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A 1981 Heroic Fantasy film directed by John Boorman, an epic, Cult Classic retelling of the Arthurian myths. Notable at least for two aspects:

  • The movie covers a rather long span of time (60 years, at the very least) and thus, as Boorman put it, focuses on the story rather than on the characters. It can thus roughly be divided into five partially overlapping parts: the first part follows Uther Pendragon, the second follows Arthur, the third follows Lancelot, the fourth follows Perceval, and the last goes back to Arthur.
  • The source material (mostly Malory's Morte Darthur) is treated in a very syncretist kind of way, merging many characters, events and elements. This arguably allows the movie to display many more Arthurian motifs than would have been possible to show in a two-hour movie by staying truer to the original story, all while cleverly avoiding the Compressed Adaptation effect.

Excalibur provides examples of:

 Arthur: I was not born to live a man's life, but to be the stuff of future memory.

 Arthur: Merlin. Your wisdom has forged this ring. Hereafter, so that we remember our bonds, we shall always come together in a circle to hear and tell of deeds good and brave. I will build a round table where this fellowship shall meet.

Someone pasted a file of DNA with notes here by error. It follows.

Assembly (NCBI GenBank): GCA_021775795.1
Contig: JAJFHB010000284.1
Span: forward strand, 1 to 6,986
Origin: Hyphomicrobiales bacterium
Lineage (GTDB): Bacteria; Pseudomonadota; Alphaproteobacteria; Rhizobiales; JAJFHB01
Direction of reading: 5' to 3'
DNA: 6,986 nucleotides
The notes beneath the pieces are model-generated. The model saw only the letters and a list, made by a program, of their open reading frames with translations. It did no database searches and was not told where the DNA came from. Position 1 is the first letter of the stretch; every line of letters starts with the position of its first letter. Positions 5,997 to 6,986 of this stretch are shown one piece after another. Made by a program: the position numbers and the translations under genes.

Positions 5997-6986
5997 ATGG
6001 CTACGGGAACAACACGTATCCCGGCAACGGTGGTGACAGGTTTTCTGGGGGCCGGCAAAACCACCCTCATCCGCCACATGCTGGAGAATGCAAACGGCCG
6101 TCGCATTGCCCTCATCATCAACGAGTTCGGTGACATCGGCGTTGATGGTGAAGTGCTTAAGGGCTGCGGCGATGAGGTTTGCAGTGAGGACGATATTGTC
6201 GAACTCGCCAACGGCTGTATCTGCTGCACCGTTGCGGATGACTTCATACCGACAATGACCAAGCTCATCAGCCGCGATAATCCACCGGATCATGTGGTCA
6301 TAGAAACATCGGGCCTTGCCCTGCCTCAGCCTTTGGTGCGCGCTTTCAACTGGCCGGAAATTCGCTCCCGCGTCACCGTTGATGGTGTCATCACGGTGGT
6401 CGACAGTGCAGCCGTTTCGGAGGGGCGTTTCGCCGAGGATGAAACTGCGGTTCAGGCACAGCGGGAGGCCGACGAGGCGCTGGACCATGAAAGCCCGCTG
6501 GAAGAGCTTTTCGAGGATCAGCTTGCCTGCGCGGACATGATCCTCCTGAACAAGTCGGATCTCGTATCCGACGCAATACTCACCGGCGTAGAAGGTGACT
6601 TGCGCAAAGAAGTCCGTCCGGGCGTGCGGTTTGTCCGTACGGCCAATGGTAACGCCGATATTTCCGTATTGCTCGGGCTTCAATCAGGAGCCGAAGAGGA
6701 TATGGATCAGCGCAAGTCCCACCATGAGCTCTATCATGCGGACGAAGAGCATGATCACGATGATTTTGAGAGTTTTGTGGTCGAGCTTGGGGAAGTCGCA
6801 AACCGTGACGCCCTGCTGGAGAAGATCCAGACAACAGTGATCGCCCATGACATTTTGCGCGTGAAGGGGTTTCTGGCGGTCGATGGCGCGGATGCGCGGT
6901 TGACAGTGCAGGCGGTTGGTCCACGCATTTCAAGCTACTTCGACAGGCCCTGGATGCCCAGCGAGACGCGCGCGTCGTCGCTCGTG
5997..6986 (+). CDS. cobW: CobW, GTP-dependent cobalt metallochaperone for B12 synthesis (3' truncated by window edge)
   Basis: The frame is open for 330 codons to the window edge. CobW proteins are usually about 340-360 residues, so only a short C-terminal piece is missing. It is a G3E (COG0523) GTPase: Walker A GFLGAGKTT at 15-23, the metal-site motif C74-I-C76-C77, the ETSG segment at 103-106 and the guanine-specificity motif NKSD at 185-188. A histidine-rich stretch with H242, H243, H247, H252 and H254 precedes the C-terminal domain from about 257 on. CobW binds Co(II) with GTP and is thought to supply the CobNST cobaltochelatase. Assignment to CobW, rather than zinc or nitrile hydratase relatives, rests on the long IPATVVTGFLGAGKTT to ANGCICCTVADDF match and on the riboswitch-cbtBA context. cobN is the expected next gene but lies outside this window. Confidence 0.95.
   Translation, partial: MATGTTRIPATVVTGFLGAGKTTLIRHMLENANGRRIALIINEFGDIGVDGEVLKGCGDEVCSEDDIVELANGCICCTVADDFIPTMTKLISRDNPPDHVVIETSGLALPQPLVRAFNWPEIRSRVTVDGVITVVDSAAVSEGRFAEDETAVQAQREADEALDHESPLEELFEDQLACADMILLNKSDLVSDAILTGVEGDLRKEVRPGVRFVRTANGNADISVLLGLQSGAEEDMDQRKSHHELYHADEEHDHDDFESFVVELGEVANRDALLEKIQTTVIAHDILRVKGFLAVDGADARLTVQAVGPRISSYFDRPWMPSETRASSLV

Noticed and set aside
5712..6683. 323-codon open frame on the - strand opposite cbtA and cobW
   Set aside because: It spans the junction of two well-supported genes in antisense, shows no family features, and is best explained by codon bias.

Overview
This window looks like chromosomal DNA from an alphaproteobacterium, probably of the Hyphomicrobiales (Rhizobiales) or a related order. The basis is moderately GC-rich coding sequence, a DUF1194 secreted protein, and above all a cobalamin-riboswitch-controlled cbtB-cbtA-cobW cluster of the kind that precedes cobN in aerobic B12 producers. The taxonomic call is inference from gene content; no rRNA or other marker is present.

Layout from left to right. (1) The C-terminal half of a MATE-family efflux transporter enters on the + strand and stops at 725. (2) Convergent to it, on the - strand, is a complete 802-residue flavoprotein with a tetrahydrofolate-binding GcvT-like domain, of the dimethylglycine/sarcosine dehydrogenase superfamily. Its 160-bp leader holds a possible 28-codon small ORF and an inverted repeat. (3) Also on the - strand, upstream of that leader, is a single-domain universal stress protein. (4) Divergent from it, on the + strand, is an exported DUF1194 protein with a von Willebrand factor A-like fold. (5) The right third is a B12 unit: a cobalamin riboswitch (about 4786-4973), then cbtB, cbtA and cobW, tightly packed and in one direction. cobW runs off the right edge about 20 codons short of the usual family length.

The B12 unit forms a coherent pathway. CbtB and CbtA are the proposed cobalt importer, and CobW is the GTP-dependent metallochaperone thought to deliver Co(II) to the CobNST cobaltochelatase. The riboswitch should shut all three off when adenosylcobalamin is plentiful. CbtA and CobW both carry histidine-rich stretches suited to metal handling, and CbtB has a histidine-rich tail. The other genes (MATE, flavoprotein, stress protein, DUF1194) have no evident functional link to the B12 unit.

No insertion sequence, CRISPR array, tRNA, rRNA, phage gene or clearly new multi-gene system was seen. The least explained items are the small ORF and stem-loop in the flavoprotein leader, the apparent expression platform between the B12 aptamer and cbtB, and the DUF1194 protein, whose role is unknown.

• Sentient Cosmic Force: The Dragon.
  • Sociopathic Hero: Uther, arguably -- subverted in that he eventually admits that he is tired of wars and battles.
  • Soundtrack Dissonance: The lyrics to O Fortuna are about how fate is capricious and thus cruel, but the song is treated as something far more uplifting.
  • Stealth Hi Bye: Both played straight and subverted with Merlin. In one scene the audience sees Merlin approaching but the characters don't, and when Arthur says, "Who is Merlin?", previously-unnoticed Merlin steps up and says, "I am Merlin." In a later scene Merlin says, "The time has come for me to go," then turns to leave. Normally one would expect Merlin to just vanish, but Arthur instead starts following him and asks where he's going.
  • Storming the Castle: Averted, subverted, then averted again!
    • The subversion happens when Arthur storms into a castle which is already being stormed, precisely in order to stop said storming.
  • Suspiciously Apropos Music: The recurring music illustrating the impossible love between Lancelot and Guinevere is Richard Wagner's Prelude to Tristan und Isolde; Perceval finds the Grail while Wagner's Parsifal Overture is playing; and Siegfried's Funeral March (by Wagner) plays while Arthur is transported to Avalon.
  • Sure, Let's Go with That: Merlin when talking to Arthur says this line:

 "It is everywhere. It is everything. Its scales glisten in the bark of trees. Its roar is heard in the wind. And its forked tongue strikes like... *lightning strikes* like lightning... yes, that's it!"

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